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THE SUTHERLANDS OF LANGWELL

The estate of Langwell is in the parish of Latheron.
In 2002 it was owned by descendants of the Duke of Portland
Some photos can be seen on www.caithness.org/atoz/countryhouses/langwellhouse

The modern estate of Langwell was formerly known as Berriedale, and was possessed by two families of Sutherlands .Those of the first family, descended from John Begg, son of Nicolas, Earl of Sutherland, were styled "Sutherlands of Berriedale", and the other family, whose immediate progenitors were the Sutherlands of Forse, descended from Kenneth, a younger brother of John Begg, were known as the "Sutherlands of Langwell". Berriedale originally belonged to the Cheynes, and it, together with Duffus (Dove House), in Morayshire, was acquired by the Sutherlands through the marriage of one of the daughters and co-heiresses of Ranald, "Lord Cheyne", to Nicolas Sutherland, brother to William, Earl of Sutherland. From the Sutherlands the lands came, also by marriage, into the family of Oliphant; and they were thereafter acquired by the Caithness family of Sutherlands. In the seventeenth century the estate then known as Langwell was acquired from Lord Breadalbane by William McIan or Sutherland, grandson of Alexander Sutherland of Forse. Mr. Calder has a story of a "William Sutherland of Berriedale, a young man of gigantic stature, "who accompanied John, Earl of Caithness, in his disastrous expedition to Orkney, in 1529, and who, he says, was proprietor of Berriedale, and ancestor of the Brabster family. In 1451 there was a William Sutherland of Berriedale, the son and apparent heir of Alexander Sutherland of Duffus, and whose second son, William, was laird of Quarrelwood. Quarrelwood had also a son, William, who was fifth Baron of Duffus, and his son and heir, William, was killed at Thurso in 1529, that being the same year in which, according to Calder, William Sutherland of Berriedale was slain in Orkney. But even if there really had been a William Sutherland of Berriedale in the Orkney expedition, he was not an ancestor of the Sinclair-Sutherlands of Brabster, for, beyond question, their Sutherland connection is derived from the Forse branch of the Sutherlands of Langwell.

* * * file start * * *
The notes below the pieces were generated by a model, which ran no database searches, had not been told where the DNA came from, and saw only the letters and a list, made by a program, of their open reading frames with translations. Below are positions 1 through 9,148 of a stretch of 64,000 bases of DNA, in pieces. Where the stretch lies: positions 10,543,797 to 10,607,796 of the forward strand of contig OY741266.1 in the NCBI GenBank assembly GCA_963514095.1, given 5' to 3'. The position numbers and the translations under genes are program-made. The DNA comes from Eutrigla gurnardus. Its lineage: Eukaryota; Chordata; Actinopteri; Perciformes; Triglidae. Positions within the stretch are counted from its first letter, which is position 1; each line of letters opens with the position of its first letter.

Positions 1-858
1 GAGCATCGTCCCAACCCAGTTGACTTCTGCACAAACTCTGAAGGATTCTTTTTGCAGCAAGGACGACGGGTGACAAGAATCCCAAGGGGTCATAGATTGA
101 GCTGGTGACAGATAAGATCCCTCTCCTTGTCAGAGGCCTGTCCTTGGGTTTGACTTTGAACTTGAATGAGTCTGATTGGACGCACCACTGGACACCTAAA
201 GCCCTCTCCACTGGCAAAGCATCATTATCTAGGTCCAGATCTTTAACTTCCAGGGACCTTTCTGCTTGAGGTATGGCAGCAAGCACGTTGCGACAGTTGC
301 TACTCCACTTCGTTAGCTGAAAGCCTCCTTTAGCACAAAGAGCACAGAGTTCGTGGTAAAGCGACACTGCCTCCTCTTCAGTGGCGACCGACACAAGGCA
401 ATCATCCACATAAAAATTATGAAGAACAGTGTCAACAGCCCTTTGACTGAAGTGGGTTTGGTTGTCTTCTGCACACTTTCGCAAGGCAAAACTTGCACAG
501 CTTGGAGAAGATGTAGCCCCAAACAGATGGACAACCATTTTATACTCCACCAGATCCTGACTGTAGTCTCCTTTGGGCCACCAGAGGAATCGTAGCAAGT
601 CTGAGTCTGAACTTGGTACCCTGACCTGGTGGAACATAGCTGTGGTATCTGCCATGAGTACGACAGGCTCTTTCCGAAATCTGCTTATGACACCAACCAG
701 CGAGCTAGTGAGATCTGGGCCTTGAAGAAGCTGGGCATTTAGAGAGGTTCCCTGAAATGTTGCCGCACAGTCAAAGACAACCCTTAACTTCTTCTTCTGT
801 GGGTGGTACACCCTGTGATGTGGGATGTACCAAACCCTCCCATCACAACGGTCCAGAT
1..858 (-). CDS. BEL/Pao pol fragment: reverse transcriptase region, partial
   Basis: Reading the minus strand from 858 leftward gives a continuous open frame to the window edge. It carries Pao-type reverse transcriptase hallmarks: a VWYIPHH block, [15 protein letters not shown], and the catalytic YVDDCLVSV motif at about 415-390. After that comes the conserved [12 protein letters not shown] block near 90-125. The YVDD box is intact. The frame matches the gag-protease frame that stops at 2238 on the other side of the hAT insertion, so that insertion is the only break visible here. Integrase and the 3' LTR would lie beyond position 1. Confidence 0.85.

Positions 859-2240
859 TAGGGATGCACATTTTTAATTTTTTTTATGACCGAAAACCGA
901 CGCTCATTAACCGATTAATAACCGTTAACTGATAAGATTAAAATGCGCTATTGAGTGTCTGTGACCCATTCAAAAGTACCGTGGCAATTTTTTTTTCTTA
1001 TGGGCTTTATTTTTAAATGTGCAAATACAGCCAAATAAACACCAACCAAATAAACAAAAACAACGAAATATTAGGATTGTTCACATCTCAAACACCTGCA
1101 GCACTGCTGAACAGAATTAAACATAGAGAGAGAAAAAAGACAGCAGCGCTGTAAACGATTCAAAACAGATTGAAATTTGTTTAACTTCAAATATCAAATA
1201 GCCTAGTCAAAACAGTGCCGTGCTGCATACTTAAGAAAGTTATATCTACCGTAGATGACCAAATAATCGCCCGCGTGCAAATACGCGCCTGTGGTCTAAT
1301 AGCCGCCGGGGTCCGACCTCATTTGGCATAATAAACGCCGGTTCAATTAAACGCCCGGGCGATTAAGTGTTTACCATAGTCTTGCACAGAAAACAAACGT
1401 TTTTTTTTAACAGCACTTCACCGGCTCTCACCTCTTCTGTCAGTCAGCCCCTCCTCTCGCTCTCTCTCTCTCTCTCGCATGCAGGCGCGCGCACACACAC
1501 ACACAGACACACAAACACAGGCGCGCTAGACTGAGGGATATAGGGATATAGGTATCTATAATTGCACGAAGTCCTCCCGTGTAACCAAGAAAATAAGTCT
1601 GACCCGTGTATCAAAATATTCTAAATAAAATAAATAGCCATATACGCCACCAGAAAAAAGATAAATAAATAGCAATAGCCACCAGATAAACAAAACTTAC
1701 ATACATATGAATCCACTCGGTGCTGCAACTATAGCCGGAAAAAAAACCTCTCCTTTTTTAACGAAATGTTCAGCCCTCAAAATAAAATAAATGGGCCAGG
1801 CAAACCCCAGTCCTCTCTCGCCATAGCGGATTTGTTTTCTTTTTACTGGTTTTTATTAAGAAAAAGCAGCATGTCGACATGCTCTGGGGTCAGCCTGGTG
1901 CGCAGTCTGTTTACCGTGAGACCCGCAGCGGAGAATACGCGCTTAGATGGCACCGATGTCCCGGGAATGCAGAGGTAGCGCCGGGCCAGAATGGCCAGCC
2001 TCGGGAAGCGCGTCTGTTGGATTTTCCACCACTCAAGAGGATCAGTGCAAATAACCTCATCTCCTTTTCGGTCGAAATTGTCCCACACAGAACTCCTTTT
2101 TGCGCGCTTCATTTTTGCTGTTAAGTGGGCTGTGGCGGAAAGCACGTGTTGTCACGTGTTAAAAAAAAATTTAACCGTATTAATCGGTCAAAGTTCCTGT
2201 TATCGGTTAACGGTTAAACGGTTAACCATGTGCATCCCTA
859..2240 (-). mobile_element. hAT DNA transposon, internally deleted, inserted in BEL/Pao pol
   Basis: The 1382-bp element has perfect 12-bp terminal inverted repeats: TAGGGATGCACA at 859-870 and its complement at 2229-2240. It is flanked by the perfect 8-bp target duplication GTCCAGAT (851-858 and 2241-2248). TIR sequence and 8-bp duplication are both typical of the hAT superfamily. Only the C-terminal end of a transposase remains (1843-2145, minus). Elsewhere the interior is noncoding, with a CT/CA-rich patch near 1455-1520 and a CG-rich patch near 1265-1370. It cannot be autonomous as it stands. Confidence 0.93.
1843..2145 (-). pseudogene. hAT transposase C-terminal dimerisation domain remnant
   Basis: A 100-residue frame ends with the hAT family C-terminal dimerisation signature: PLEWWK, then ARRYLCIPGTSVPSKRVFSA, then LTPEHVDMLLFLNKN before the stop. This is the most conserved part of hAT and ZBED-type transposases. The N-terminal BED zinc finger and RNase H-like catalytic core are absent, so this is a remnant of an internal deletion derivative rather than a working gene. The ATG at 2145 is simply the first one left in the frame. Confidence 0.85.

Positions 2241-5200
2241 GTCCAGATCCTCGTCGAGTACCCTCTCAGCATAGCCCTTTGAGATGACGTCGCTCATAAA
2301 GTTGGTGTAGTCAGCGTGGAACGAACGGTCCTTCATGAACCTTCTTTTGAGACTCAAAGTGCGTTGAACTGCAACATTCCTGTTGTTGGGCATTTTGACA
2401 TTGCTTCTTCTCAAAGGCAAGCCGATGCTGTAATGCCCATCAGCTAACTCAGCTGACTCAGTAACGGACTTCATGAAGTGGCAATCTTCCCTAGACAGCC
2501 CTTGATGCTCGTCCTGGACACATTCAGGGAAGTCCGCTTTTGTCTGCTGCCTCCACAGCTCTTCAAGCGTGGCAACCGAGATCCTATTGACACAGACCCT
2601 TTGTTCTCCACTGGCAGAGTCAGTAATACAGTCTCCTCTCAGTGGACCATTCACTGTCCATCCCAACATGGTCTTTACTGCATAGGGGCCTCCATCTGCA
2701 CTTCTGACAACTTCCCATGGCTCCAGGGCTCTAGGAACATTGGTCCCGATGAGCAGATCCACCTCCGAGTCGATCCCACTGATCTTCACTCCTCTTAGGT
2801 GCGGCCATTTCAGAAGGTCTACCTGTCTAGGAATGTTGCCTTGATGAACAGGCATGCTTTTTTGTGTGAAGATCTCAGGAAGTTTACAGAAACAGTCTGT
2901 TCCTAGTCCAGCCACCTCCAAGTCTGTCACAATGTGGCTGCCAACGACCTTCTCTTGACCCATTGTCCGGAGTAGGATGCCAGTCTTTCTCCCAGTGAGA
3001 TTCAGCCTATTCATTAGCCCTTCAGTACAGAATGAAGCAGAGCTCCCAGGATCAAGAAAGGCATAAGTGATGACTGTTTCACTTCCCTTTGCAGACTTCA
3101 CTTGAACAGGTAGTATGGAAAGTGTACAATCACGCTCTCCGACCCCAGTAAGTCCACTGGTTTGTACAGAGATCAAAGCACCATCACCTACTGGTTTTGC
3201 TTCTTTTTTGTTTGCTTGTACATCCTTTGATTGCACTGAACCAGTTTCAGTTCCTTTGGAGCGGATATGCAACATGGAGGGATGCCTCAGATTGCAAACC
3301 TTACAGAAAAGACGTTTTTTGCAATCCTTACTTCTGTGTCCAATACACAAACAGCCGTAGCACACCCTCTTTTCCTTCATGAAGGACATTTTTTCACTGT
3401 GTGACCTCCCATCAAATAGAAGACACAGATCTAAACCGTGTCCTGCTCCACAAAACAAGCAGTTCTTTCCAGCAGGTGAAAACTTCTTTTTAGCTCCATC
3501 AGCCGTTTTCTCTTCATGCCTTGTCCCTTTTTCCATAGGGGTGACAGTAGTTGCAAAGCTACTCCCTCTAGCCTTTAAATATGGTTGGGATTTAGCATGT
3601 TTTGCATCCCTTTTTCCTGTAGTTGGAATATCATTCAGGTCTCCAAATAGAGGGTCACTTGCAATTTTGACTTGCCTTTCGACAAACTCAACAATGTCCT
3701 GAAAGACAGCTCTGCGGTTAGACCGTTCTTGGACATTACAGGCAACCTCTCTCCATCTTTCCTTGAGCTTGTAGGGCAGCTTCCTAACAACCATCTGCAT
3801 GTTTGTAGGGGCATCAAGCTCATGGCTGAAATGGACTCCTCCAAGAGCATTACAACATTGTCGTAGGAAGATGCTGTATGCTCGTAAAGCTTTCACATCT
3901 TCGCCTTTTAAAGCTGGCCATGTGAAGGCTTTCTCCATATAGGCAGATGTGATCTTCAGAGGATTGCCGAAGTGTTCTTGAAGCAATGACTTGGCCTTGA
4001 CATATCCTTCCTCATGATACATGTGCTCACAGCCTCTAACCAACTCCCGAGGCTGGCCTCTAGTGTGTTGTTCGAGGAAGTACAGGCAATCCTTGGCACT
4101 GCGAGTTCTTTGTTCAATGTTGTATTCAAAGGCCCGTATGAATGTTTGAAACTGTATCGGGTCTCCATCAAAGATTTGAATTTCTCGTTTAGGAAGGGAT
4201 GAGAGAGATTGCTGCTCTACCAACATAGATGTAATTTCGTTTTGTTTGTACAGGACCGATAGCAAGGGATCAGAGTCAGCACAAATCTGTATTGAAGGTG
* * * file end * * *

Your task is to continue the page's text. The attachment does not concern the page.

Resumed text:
ALEXANDER SUTHERLAND, ninth laird of Forse, who succeeded his father in 1602, had a son, John, in Rangag, a township on the estate of Forse. John Sutherland had at least two sons, William and David, of whom the elder seems to have been William, commonly called "McIan" (son of John), and in 1660 he and his father were joint tacksmen of Langwell. In 1664 William Sutherland obtained a wadset on Langwell from the Earl of Caithness; in 1691 he got further wadset rights, including therein the lands of Risgill, in favour of himself and his son, James, from Lord Breadalbane; and in the same year they acquired an absolute heritable right to these lands. Thus William McIan or Sutherland was the first Sutherland of Langwell.

David, the second son of John Sutherland in Rangag, is designed "of Langwell", and he may have been a wadsetter of these lands. He seems to have had several children, but we find notice only of his" eldest son", John, who was his executor, and who in 1678 granted an assignation in favour of James Sutherland of Ausdale, his cousin-german, of a bond for 600 merks which had been granted by his grand-uncle, James of Forse, to his" good sir", John in Rangag, and by him assigned to his son, David, the father of John Sutherland.

I. WILLIAM SUTHERLAND or McIAN had several children: -

  1. James, his eldest son and successor
  2. Adam, in Langwell, who married Janet, daughter of Donald Henderson, sometime in Sibster, thereafter in Achalibster, and his wife, Elizabeth Sinclair, the grand-daughter of James Sinclair of Borlum and Thura. His eldest son, James, married, in 1703, Beatrice, daughter of James Sinclair of Lybster. His second son was John; and he had a daughter, Esther, who married, in 1716, Benjamin Henderson in Achalibster
  3. David, in Ausdale, the third son of William Sutherland, married twice. By Catharine Polson, his first wife, he had two sons, William, wadsetter of Westerloch, and first of that family, and Angus. These two sons are described as his eldest and second sons by Catharine Polson, in a bond of provision by their father, dated in 1697, by which he assigns to them 2000 merks, part of 4000 merks due to him by his elder brother, James of Langwell. David Sutherland's second wife was Mary Sutherland, of a family of Sutherlands, tacksmen of Latheron. By her he had a daughter, Elizabeth, who married, in 1720, Donald Calder of Strath. One of the witnesses to her contract of marriage was her relative, "Francis Sutherland, fiar of Forse"
  4. George Sutherland, in Ausdale and in Braehiglish, is mentioned as the brother of David in Ausdale
  1. Anne, the only daughter of William Sutherland, in so far as is known, married, first, John Innes of Oust, and, secondly, Alexander Calder of Achingale. She had a son, John Innes, to whom his uncle, James Sutherland of Langwell, was tutor-dative, and a daughter, Marion Innes, who was married in 1703, with consent of her mother and her mother's then second husband, to John Calder, son of Alexander Calder in Winlass. For her tocher she had 2800 merks liferented by her mother, and which was in the hands of James Sutherland of Langwell